Partner: UNT Libraries Government Documents Department

Alpha-Decay in Isotopes of Atomic Number Less Than 83

Description: Some time ago we started work in an attempt to observe alpha-particle decay in isotopes of atomic number less than 83. In the first experiments, thin targets of gold leaf were bombarded with 190-Mev deuterons in the 184-inch cyclotron. Two alpha-decay periods were observed in these targets; one of 0.7 minutes half-life and another of 4.3 minutes half-life. The alpha-particle energies were 5.7 and 5.2 Mev, respectively. Chemical separations proved that the 4.3-minute period is due to a gold isotope and suggested that the 0.7-minute period is due to a mercury isotope. The mass numbers of these new isotopes have not been determined. However, the results of excitation-functions in the production of the gold isotope by bombarding gold and platinum with protons suggest that its mass number lies in the range 185-188. The work on this isotope indicates that the alpha to electron capture branching ratio is of the order of magnitude of 10{sup -4}, and that positron activity accompanies the 4.3-minute alpha-period.
Date: September 5, 1949
Creator: Thompson, S.G.; Ghiorso, A.; Radmussen, J.O. & Seaborg, G.T.
Partner: UNT Libraries Government Documents Department

CALIFORNIUM ISOTOPES FROM BOMBARDMENT OF URANIUM WITH CARBONIONS

Description: The recent production and identification of isotopes of elements with atomic numbers up to six higher than the target element through bombardment with hexapositive 120-Mev carbon ions made it seem worthwhile to apply this technique to the transuranium region. Accordingly, small pieces of natural uranium metal (about 0.5 mil thick and 205 cm by 0.6 cm area) were irradiated in the internal carbon ion beam in the Berkeley 60-inch cyclotron. Following the irradiations, the uranium was dissolved in dilute hydrochloric acid containing hydrogen peroxide and a transplutonium fraction was isolated through the use of lanthanum fluoride, and lanthanum hydroxide precipitation steps followed by the ion exchange adsorption column procedure in which concentrated hydrochloric acid is used to separate the tripositive actinide elements from the rare earth elements. The transplutonium fractions in hydrochloric acid were evaporated as weightless films on platinum plates which were placed in the ionization chamber of the 48 channel pulse analyzer apparatus in order to measure the yield and energies of any alpha-particles which might be present. In the best experiment at about one hour after the end of the 90-minute bombardment, some 50 disintegrations per minute of the distinctive 7.1-Mev alpha-particles of Cf{sup 244} were observed to be present and to decay with the 45-minute half-life. The Cf{sup 244} was presumably formed by the reaction U{sup 238}(C{sup 12},6n). After the decay of the alpha-particles due to Cf{sup 244}, about five disintegrations per minute of alpha-particles with 6.8-Mev energy was observed and this alpha-radioactivity decayed with a half-life of about 35 hours. A consideration of the systematics of alpha-radioactivity leads us to the view that this activity is due to the new isotope Cf{sup 246} formed by the reaction U{sup 238}(C{sup 12},4n) . The measured half-life agrees with the expected alpha half-life for the observed energy for ...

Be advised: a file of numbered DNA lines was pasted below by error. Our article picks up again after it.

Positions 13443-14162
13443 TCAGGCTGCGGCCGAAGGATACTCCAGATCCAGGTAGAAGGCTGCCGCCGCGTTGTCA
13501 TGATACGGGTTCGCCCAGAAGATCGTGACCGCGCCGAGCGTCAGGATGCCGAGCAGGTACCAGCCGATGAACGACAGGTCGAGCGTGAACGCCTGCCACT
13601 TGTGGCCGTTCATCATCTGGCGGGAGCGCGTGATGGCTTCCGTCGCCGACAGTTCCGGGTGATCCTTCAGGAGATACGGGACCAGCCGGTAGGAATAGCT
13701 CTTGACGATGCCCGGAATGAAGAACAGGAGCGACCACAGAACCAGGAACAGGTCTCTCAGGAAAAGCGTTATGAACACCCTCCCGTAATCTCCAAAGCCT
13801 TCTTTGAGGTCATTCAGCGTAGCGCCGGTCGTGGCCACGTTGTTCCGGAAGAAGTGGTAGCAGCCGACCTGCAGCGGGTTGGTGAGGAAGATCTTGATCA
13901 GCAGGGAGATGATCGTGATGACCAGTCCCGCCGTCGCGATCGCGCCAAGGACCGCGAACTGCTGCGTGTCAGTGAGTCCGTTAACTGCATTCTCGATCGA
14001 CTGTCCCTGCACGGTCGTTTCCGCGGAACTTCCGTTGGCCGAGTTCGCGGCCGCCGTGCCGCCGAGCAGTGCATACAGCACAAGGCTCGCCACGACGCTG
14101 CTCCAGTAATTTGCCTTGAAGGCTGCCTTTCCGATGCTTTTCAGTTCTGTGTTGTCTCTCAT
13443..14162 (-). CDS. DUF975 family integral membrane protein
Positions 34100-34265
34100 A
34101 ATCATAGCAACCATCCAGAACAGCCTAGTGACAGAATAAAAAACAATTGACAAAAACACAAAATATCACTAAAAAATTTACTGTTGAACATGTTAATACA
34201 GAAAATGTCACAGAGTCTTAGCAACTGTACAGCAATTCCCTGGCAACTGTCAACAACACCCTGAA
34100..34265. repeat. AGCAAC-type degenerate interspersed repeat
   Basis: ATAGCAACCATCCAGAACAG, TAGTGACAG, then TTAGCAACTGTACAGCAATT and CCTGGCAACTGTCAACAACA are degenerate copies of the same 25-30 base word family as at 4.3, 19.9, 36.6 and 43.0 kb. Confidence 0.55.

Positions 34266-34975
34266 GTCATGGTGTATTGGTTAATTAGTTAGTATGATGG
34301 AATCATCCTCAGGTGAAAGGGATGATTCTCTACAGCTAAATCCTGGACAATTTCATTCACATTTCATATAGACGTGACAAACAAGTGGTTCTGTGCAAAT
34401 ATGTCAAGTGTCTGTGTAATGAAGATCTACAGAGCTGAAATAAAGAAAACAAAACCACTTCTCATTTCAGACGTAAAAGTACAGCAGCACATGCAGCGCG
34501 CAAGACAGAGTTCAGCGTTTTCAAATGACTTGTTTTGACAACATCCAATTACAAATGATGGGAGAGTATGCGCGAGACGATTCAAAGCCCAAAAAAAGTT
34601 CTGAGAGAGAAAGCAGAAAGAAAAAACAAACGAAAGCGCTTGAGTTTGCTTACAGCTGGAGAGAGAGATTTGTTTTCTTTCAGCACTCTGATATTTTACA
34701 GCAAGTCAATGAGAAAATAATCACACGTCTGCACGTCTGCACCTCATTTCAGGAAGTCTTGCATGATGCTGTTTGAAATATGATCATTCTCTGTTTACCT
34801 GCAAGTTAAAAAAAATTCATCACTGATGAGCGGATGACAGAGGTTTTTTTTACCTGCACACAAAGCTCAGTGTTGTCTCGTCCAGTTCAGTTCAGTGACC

Date: September 6, 1950
Creator: Ghiorso, A.; Thompson, S.G.; Street, K. Jr. & Seaborg, G.T.
Partner: UNT Libraries Government Documents Department

The New ELement Mendelevium, Atomic Number 101

Description: We have produced and chemically identified for the first time a few atoms of the element with atomic number 101. Very intense helium ion bombardments of tiny targets of 99{sup 253} have produced a few spontaneously fissionable atoms which elute in the eka-thulium position on a cation resin column.
Date: April 4, 1955
Creator: Ghiorso, A.; Harvey, B.G.; Choppin, G.R.; Thompson, S.G. & Seaborg, G.T.
Partner: UNT Libraries Government Documents Department

Chemical Properties of Elements 99 and 100

Description: A description of some of the chemical properties and of the methods used in the separations of elements 99 and 100 is given. The new elements exhibit the properties expected for the tenth and eleventh actinide elements. Attempts to produce an oxidation state greater than 111 of element 99 have been successful. In normal aqueous media only the 111 state of element 100 appears to exist. The relative spacings of the elution peaks of the new elements in some separations with ion exchange resin columns are the same as the relative spacings of the homologous lanthanide elements. The results of experiments involving cation exchange resins with very concentrated hydrochloric acid eluant show that the new elements, like the earlier actinides, are more strongly complexed than the lanthanides. The new elements also exist partially as anions in concentrated hydrochloric acid, as do earlier actinide elements, and they may be partially separated from each other by means of ion exchange resins. With some eluants interesting reversals of elution positions are observed in the region Bk-Cf-99-100, indicating complex ion formation involving unusual factors.
Date: July 23, 1954
Creator: Thompson, S.G.; Harvey, B.G.; Choppin, G.R. & Seaborg, G.T.
Partner: UNT Libraries Government Documents Department